“She didn’t deny it—she just sat there and had that ‘What did I do?’ look,” Tori said. “You know how when you’re really mad and your face starts to get a sort of hot feeling? I knew I had to walk out of the room.”
Riley Duquette, a freshman, knows that feeling. While he described the school environment as generally a friendly place to be, he’s occasionally been subjected to teasing because of his acne. “They call me ‘Pizza Face,’” he said.
But he is able to shrug it off in part because he knows his skin will clear up as he gets older. Immaturity might not be so easily conquered, especially for “people who have no chill,” as Riley described it—teen-speak for an inability to respond appropriately in tense situations, or to shrug off the small stuff.
“Nobody knows how to laugh at themselves,” said Riley, 14. “They only know how to laugh at other people.”
Social skirmishes are familiar to anyone who’s been through adolescence. But what’s different now, experts say, is the near-constant drumbeat of digital communication. Meredith Smith, a Pittsfield junior, shared one recent run-in: As she walked into class, a text message popped up on her phone. It was her friend, standing a few feet from her in the hallway, asking why Meredith hadn’t waved when she passed.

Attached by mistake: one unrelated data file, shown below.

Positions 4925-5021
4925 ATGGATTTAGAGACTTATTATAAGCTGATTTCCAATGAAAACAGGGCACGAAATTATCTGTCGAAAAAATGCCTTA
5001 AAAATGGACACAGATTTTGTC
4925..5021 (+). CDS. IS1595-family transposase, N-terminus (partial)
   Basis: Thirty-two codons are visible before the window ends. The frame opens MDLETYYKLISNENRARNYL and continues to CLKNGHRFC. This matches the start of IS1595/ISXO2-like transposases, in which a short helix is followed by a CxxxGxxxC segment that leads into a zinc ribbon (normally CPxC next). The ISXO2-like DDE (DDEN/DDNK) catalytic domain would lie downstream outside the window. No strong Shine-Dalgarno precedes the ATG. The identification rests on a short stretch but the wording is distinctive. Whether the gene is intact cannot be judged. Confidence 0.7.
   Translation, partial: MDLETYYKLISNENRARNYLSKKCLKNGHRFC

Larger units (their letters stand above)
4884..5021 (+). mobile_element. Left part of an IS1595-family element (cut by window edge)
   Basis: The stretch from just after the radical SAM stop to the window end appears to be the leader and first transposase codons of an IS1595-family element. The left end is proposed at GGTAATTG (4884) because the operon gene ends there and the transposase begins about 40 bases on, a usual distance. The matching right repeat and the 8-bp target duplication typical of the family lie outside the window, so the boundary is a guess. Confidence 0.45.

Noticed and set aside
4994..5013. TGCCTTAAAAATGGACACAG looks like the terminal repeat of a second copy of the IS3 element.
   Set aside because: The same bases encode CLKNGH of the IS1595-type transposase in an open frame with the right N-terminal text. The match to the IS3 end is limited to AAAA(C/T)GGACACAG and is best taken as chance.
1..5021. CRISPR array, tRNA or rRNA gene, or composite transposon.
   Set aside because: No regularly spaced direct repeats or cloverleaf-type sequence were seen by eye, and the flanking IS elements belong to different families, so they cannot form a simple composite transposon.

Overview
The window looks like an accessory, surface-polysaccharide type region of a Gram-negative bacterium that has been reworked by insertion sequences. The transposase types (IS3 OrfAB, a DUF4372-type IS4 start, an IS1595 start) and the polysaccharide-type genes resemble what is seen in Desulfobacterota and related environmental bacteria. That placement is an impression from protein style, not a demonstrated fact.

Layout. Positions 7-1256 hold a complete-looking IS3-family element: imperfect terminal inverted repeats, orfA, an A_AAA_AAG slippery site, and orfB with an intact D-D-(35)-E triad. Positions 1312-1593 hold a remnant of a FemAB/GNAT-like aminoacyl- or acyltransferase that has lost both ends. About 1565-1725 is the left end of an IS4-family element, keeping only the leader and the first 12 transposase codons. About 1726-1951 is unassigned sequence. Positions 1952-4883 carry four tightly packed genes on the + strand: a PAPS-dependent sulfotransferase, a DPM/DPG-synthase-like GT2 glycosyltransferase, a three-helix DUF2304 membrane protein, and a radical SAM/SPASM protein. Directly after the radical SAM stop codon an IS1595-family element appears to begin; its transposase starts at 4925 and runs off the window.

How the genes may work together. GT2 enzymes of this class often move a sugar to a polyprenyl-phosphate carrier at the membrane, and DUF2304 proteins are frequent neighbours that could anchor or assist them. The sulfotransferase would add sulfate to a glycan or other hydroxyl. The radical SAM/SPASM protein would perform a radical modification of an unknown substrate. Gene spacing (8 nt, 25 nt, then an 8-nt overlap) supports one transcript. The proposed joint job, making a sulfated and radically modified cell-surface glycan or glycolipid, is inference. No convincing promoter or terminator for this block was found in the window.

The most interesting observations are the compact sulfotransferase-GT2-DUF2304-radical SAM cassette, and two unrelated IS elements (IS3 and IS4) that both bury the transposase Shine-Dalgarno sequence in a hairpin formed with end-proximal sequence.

“I can’t even,” Smith said. “No one can do in-person anymore.”
And that’s a relatively benign exchange. Online, “everybody’s meaner,” said one Pittsfield student, who deleted social-media apps from her phone after extensive harassment by schoolmates. “Girls get called ‘whores.’ People say things they wouldn’t say to your face.”
But digital bonds needn’t always be negative. A 2015 study by the Pew Research Center found more than 80 percent of teens said social media “makes them feel more connected to information about their friends’ lives” while 70 percent “feel better connected to their friends’ feelings.” And 68 percent of teen social-media users said they’ve “had people on the platforms supporting them through tough or challenging times.”
So how do young people discriminate between healthy interactions and harmful ones? Who’s responsible for teaching those skills? While parental and family influence can’t be understated, increasingly, educators say, it’s falling to schools to provide those lessons to students.
Given how easily the interpersonal drama can turn into a distraction from learning, educators have little choice but to embrace that responsibility, said John Freeman, the superintendent of Pittsfield Schools. While noting it only takes a handful of kids to produce a big change in a small school’s statistics, Freeman said he’s paying attention to the slide in the “respect” numbers on the campus-climate survey.
“That’s not the culture and community we’re trying to encourage here,” Freeman said. “We want to prepare kids to be thoughtful, contributive members of their communities, not just at school but when they go out into the world. That’s what adult life is about.”